Sexuality, especially in terms of same-sex desire, is something that is extremely difficult to discuss, because often people use historical assumptions to build their own modern perspective concerning how they feel about modern homosexuality. Paraphrasing verses from the Bible or making broad generalizations about what modern individuals might assume they know about sexual desire between people of the same-sex during Greco-Roman antiquity is very common in arguing for or against this modern branch of sexuality. The purpose of this paper is to explore homoeroticism in the context of Roman antiquity, particularly between the years of 60 BCE and 300 CE, and to more thoroughly examine homoeroticism in the contexts of prostitution, broad social understanding and practices, and early Christianity.
In order to better understand homoeroticism as it was considered and responded to by early Christians, the context and understanding of sexuality by the Roman led world which Christianity was born into must be more deeply explored. To begin, a differentiation between homoeroticism and homosexuality must be established. For the purpose of this paper, as is argued by scholar David M. Halperin in his essay One Hundred Years of Homosexuality, homosexuality is a much more modern concept which is far from a completion of sexual acts between members of the same gender, but instead implies certain lifestyles and viewpoints that are recognized by members of society today (Halperin 44).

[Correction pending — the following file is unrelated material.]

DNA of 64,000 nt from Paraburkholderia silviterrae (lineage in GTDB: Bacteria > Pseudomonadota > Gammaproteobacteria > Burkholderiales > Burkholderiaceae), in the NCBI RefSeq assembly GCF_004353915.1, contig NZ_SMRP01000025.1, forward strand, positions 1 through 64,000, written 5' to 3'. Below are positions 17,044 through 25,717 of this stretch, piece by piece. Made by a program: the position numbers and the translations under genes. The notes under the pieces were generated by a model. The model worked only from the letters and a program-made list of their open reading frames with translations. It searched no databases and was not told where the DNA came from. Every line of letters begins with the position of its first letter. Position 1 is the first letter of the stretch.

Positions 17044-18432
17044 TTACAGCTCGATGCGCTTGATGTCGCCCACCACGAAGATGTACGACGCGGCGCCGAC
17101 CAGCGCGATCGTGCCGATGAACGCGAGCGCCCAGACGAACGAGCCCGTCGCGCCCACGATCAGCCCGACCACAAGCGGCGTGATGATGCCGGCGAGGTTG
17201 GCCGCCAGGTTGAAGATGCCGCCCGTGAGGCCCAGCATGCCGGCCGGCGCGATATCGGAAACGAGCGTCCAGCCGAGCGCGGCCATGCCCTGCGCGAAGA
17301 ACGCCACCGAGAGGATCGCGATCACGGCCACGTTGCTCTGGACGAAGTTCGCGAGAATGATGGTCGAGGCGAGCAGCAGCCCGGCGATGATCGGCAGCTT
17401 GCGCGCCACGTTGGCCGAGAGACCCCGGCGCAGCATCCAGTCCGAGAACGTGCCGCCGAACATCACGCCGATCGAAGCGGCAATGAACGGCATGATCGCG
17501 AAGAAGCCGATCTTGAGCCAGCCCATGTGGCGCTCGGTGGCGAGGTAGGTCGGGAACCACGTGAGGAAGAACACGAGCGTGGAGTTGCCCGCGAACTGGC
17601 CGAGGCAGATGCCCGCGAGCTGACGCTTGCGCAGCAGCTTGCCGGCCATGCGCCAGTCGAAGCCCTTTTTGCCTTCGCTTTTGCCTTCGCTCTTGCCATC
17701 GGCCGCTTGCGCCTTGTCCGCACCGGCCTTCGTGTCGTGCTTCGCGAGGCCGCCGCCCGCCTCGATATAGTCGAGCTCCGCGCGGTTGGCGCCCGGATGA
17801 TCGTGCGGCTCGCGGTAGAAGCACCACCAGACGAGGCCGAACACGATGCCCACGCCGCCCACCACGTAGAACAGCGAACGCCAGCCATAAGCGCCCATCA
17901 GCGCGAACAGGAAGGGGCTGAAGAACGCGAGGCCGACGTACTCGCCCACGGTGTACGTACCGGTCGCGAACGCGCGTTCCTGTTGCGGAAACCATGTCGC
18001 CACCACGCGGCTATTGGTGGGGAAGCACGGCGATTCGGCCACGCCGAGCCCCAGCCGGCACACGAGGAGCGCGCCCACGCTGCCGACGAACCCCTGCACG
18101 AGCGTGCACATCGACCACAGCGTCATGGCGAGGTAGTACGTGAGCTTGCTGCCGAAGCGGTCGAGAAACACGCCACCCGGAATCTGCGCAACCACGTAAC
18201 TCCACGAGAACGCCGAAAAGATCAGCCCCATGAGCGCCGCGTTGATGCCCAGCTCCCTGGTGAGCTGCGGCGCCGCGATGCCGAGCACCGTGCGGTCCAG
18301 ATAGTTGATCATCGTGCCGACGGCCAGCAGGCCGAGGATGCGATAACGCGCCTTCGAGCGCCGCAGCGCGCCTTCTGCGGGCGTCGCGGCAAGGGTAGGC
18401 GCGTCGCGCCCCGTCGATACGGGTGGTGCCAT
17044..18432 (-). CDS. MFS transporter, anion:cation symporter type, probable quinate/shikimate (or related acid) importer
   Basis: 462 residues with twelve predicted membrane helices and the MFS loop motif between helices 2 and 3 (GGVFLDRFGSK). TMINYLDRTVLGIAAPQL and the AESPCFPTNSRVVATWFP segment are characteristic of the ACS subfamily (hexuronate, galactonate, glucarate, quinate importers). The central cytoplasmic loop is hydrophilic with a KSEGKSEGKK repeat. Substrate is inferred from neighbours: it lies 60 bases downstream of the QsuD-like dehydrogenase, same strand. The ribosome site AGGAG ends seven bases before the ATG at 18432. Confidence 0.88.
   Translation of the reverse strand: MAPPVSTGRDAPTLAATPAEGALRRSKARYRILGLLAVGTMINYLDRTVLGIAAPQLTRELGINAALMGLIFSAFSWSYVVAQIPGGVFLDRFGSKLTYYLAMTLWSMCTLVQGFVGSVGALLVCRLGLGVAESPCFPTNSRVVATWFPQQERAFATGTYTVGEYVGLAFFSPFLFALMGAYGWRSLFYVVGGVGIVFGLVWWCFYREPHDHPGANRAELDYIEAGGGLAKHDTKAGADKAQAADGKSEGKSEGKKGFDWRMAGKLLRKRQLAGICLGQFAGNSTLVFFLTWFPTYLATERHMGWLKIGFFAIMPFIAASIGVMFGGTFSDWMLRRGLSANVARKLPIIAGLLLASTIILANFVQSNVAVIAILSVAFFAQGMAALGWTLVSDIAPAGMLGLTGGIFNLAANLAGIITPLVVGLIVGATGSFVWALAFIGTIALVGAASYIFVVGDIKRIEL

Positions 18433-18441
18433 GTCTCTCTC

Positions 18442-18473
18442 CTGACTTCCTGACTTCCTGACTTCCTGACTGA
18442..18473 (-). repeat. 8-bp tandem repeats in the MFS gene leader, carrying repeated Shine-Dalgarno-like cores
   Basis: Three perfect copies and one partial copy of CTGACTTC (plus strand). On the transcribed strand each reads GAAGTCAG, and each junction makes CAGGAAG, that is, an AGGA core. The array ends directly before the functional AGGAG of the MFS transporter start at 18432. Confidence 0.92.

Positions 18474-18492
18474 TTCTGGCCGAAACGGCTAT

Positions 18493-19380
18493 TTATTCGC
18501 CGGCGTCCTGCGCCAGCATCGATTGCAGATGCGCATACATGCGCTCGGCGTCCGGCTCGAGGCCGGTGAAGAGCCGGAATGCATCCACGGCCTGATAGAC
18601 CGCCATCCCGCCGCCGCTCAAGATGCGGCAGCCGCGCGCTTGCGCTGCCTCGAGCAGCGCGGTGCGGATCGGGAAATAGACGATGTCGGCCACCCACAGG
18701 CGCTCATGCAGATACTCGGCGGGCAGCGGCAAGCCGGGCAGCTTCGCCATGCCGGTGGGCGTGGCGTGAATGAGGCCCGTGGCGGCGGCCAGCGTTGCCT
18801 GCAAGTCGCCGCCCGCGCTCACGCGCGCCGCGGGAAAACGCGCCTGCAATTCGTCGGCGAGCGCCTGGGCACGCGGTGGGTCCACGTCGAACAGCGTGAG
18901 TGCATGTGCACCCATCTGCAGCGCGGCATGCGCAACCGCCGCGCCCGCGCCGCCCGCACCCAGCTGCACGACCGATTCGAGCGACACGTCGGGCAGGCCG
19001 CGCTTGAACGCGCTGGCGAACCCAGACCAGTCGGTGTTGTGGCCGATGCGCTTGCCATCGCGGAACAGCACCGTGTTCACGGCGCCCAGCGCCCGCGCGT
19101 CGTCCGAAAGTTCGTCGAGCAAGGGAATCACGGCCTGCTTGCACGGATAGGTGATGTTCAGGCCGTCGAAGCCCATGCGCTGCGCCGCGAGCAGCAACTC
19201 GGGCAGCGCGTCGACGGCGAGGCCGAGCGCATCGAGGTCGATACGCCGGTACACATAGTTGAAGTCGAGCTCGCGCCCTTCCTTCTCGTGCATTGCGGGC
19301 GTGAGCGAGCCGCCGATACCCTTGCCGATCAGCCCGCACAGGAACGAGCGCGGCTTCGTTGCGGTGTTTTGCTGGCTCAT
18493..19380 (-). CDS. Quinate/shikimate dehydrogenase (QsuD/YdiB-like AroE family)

On the other hand the terminology of homoeroticism does not automatically imprint modern understandings of erotic relations between individuals of the same sex and instead leaves those exposed to the terminology open to various defi...
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...ithin the Roman world (Brooten 73). Evidence such as erotic binding spells and marriage between women in certain areas, further acts as proof that the ideals of elite men, which have often been what was protected and preserved throughout time, were not the daily reality for the majority of the population of the Roman world.
Both male and female homoeroticism were both classified as sinful by early Christians and such classifications are speculated by scholars to have played a crucial role in the creation of the modern concept of homosexuality (Brooten 9). Paul’s status as a Jewish born and raised male in all probability means that he was against forms of homoeroticism based on scripture within Old Testament books Leviticus and Deuteronomy. Therefore it would make logical sense, considering the mass conversion to Christianity that followed the emperor Constantine
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